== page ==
Federal taxes are not the only tax liabilities impacted by COVID-19. Various state and local taxing jurisdictions are also grappling with how to balance the desire to help taxpayers navigate these difficult times with their need for tax revenue to continue offering the services and resources critical to citizens. While the federal government can spend more money than they take in, state governments do not have that luxury. Consequently, the tax relief being offered varies greatly by jurisdiction and by tax type. This blog post addresses how the State of Texas has responded to this crisis and what taxpayers can expect going forward. Many of the items discussed below are also discussed at the Comptroller’s website, where there is a dedicated COVID-19 resources page.
For non-EFT filers (those with previous tax liabilities less than $10,000), the due date for franchise tax reports has been extended from May 15th to July 15th. A taxpayer can extend their due date until January 15th, 2021 by making the standard extension payment by July 15th (90% of current liability or 100% of prior year’s liability).
EFT filers that make an extension payment by July 15th can extend their due date only until August 15th. At that date, EFT filers can request a second extension until January 15th, 2021 by paying its full liability.
Taxpayers can continue to file their reports and access their account online as they normally could.
Texas offered taxpayers short-term payment agreements and a waiver of penalties and interest with respect to March sales tax reports (due April 20th). To obtain these benefits, taxpayers were required to make a good faith partial payment and contact the Enforcement Division. For car dealerships, the Comptroller is providing a temporary extension up to 90 days to title and register motor vehicles.
As of now, the Comptroller is offering no relief for April or later sales tax reports.
Local appraisal districts administer property tax, so any potential relief varies by locality. For all appraisal districts, rendition statements typically due April 15th are now due May 15th, and all Freeport Exemption applications are now due June 15th. With respect to the protest process, for example, the Dallas Central Appraisal District has posted a notice on their website that the appraisal notice and protest process is under review and “the timetable has not yet been determined. Once appraisal notices are released, the protest deadline will be 30 days from that date for everyone, regardless of whether a notice was mailed to you.”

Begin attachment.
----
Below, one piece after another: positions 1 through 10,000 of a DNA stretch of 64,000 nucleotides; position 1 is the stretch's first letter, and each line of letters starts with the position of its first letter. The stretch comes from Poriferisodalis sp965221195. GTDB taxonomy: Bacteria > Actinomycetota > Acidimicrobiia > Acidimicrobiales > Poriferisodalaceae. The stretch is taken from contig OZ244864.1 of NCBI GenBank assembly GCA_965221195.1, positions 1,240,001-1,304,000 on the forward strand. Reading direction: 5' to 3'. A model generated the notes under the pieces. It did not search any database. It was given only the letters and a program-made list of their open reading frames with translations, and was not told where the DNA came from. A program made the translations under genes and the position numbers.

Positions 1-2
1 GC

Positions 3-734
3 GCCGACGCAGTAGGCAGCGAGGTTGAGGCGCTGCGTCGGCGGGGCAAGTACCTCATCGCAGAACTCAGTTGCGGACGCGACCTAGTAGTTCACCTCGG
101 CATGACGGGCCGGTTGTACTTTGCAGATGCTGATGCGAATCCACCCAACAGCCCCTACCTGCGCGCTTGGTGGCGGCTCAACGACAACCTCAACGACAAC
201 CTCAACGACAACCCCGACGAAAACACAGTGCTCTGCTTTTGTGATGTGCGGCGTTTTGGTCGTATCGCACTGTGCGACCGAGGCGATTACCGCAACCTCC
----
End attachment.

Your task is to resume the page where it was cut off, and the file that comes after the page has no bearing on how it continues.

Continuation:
Of most interest to taxpayers is whether there is any monetary relief for property taxes. Property values are determined as of January 1 of the taxable year, so any subsequent loss of value would not impact the valuation of any property. While some appraisal districts have discussed freezing 2020 values at 2019 amounts, that is not certain to happen. Property tax protests will likely be done remotely, and it is unclear how appraisal districts will be able to staff their appraisal boards to hear these cases.
One other potential source of property tax relief is recently-enacted Section 11.35 of the Tax Code, which provides a temporary tax exemption for qualified property damaged by a disaster, as declared by the governor. This provision was in reaction to Hurricane Harvey and provides an exemption of varying amounts as determined by a certain formula that originated from the FEMA Damage Assessment Manual. The Texas attorney general recently issued Opinion KP-0299 stating that a court would likely conclude that the legislature intended to limit the temporary tax exemption to apply to property physically harmed as a result of a declared disaster. Therefore, “purely economic, non-physical damage to property caused by the COVID-19 disaster is not eligible for the temporary tax exemption provided by section 11.35 of the Tax Code.” It is important to note that the attorney general’s opinion is not binding on courts. While appraisal districts will likely deny the exemption, and such denials will likely be upheld by appraisal review boards, it is unclear how a court will react until there is any actual litigation.
If you are currently undergoing a Texas tax audit, auditors are continuing business as usual while the auditors are working remotely (all field offices are closed). Taxpayers who are unable to access documentation due to COVID-19 are being granted the chance to wait until they are physically able to obtain such documentation. For taxpayers with completed audits, the typical 60-day window to protest the results is temporarily suspended, although the comptroller is still accepting such protests during this time. No interest is accruing during this temporary suspension, and taxpayers will be notified about procedures to reestablish a deadline at a later date. If you are currently making payments under a payment plan, various case-by-case relief is available.